ESPN Suspends Jemele Hill Over Social Media Use

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Jemele Hill

It appears Hill was suspended for apparently arguing for NFL ad boycott Sunday night.

Jemele Hill, who had deemed President Donald Trump a "white supremacist" on Twitter, was suspended by ESPN on Monday. 

"Jemele Hill has been suspended for two weeks for a second violation of our social media guidelines. She previously acknowledged letting her colleagues and company down with an impulsive tweet. In the aftermath, all employees were reminded of how individual tweets may reflect negatively on ESPN and that such actions would have consequences. Hence this decision," reads an ESPN statement. 

It appears Hill was suspended for what was perceived as advocating for an NFL advertising boycott Sunday night. But on Monday morning, she tweeted: "Just so we're clear: I'm not advocating a NFL boycott. But an unfair burden has been put on players in Dallas & Miami w/ anthem directives."

ESPN had no further comment other than the statement. Hill's co-host, Michael Smith, will sit out Monday episode, THR has learned. He will return on Tuesday night's episode. 

Following the network's decision, Rev. Al Sharpton and his National Action Network denounced ESPN in a statement: “We consider it outrageous that Jemele Hill was suspended by ESPN. She has the right to tell people that they ought to let advertisers know how they feel, since they are the consumers. While she didn’t call for a direct boycott, it’s not off the table for us in the civil rights community.”

Hill's suspension comes a little more than week after she wrote an essay for The Undefeated, in which the SportsCenter anchor said she let her bosses and colleagues down, and for that she felt awful.

"Twitter wasn’t the place to vent my frustrations because, fair or not, people can't or won't separate who I am on Twitter from the person who co-hosts the 6 p.m. SportsCenter," Hill wrote then. "Twitter also isn’t a great place to have nuanced, complicated discussions, especially when it involves race."

However, Hill did not take back anything she said about Trump.

"Also, let me be clear about something else: My criticisms of the president were never about politics. In my eyes, they were about right and wrong," she wrote. "I love this country. If I didn’t, I wouldn’t want it to be better."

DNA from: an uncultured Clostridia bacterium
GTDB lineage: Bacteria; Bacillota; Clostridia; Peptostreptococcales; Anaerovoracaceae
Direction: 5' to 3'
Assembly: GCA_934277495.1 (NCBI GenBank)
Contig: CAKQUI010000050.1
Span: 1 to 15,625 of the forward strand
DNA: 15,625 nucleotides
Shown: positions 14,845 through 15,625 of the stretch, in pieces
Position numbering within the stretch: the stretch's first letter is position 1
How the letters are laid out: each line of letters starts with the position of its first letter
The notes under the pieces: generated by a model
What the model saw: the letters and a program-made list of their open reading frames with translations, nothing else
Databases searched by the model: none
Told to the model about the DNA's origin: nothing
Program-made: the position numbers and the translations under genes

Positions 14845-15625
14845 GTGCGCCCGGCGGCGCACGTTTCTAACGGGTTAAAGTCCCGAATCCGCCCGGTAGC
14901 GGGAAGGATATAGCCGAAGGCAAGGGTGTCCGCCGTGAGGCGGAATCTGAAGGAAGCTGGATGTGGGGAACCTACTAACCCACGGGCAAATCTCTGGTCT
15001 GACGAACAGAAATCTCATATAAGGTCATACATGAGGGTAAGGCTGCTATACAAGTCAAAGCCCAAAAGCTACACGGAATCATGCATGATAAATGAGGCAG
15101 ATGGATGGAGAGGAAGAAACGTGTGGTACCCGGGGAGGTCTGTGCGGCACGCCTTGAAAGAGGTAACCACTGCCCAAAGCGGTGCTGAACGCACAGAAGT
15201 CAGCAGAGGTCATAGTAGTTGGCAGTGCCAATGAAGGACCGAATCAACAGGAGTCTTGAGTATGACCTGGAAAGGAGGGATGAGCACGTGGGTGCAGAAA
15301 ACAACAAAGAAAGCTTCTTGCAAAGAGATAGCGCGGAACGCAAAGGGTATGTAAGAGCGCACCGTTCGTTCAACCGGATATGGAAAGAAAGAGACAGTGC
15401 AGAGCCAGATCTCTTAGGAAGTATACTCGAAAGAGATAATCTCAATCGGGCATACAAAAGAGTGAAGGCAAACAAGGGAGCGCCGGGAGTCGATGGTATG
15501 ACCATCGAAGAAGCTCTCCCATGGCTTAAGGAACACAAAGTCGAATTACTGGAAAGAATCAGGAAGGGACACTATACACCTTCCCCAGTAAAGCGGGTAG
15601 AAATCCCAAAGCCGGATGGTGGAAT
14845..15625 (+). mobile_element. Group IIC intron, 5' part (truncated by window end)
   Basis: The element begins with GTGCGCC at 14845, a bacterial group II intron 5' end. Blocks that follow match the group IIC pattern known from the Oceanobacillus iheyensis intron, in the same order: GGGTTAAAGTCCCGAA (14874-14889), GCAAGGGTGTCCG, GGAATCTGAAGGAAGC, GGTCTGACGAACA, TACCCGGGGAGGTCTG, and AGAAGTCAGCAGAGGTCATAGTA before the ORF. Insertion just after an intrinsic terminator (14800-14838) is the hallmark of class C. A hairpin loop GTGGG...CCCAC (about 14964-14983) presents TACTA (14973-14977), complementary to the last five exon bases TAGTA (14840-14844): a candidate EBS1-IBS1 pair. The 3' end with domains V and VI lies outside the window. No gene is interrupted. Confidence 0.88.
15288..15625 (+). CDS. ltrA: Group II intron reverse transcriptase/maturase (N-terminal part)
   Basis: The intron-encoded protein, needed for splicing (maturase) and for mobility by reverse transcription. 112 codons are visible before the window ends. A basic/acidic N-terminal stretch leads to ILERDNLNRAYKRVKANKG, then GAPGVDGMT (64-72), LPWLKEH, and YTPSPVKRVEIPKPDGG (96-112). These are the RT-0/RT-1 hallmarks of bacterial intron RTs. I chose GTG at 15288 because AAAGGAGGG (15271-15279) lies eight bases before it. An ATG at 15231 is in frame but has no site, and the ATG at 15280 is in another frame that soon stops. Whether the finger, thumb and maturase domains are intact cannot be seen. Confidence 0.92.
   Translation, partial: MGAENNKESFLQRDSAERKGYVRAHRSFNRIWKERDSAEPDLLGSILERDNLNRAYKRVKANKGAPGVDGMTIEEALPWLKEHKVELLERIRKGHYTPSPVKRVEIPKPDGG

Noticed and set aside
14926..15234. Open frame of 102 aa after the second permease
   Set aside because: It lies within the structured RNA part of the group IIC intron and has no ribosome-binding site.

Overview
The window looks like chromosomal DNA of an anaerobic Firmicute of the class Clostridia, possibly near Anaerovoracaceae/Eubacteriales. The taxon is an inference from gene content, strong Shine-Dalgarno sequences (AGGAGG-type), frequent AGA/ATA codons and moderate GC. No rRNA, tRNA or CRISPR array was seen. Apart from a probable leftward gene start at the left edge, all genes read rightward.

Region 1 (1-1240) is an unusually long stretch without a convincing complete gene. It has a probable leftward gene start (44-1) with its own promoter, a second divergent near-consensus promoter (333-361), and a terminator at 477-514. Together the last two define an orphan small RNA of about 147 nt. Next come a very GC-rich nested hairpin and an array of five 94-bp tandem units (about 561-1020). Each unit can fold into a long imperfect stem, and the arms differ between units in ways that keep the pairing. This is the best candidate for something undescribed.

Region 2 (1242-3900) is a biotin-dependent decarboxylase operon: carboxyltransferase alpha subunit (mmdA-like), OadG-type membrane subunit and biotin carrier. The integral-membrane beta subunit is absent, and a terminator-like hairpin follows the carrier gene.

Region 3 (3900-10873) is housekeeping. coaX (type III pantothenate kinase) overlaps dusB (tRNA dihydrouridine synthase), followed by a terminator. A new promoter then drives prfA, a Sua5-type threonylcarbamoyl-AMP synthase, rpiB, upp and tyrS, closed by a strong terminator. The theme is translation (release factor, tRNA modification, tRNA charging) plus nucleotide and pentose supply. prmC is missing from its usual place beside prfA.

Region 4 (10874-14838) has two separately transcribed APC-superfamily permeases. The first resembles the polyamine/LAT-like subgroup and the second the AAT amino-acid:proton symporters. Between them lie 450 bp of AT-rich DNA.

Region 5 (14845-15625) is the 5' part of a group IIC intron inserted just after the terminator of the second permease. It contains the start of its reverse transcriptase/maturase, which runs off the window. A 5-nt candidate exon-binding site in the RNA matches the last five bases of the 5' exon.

Hill's comments about the president made national headlines and were even addressed by the White House, with a spokeswoman saying the remarks should be a fireable offense. 

Those who stuck up for Hill pointed out that Trump, while hosting NBC's The Apprentice, was wildly critical of President Barack Obama, specifically questioning whether he was born in the U.S. There were some reports that ESPN looked to take Hill off the air during the controversy, but the network pushed back on those, saying they weren't true.

On Tuesday morning, Trump tweeted it was Hill who, he claims, brought ESPN ratings down. 

"With Jemele Hill at the mike, it is no wonder ESPN ratings have "tanked," in fact, tanked so badly it is the talk of the industry!" Trump tweeted. 

In a memo to all employees on Sept. 15, ESPN president John Skipper said Hill's tweet violated company policy, which was essentially: Stick to sports on social media.

"ESPN is not a political organization," Skipper wrote in the memo. "Where sports and politics intersect, no one is told what view they must express. At the same time, ESPN has values. We are committed to inclusion and an environment of tolerance where everyone in a diverse work force has the equal opportunity to succeed. We consider this human, not political. Consequently, we insist that no one be denigrated for who they are including their gender, ethnicity, religious beliefs or sexual identity."

Hill in her essay said her Twitter issue was a "lesson learned," but she would still speak her mind.

"I do know that we’re clearly living in a time of blurred lines," she wrote. "The president’s recent inflammatory attacks on NFL players, his choice to disinvite the Golden State Warriors to the White House, are just the latest examples of silence being impossible. This is not a time for retreating comfortably to a corner."

There was an allegation that ESPN tried to keep Hill off the air after her tweets started a firestorm. ThinkProgress, citing sources within ESPN, reported the network allegedly attempted to keep her off the air by asking Michael Eaves and Elle Duncan to serve as fill-ins for the show. The two both refused, according to the report. Co-host Michael Smith refused to do the show without Hill, according to the report.

The network pushed back against that report. "We never asked any other anchors to do last night's show. Period," ESPN said in a statement.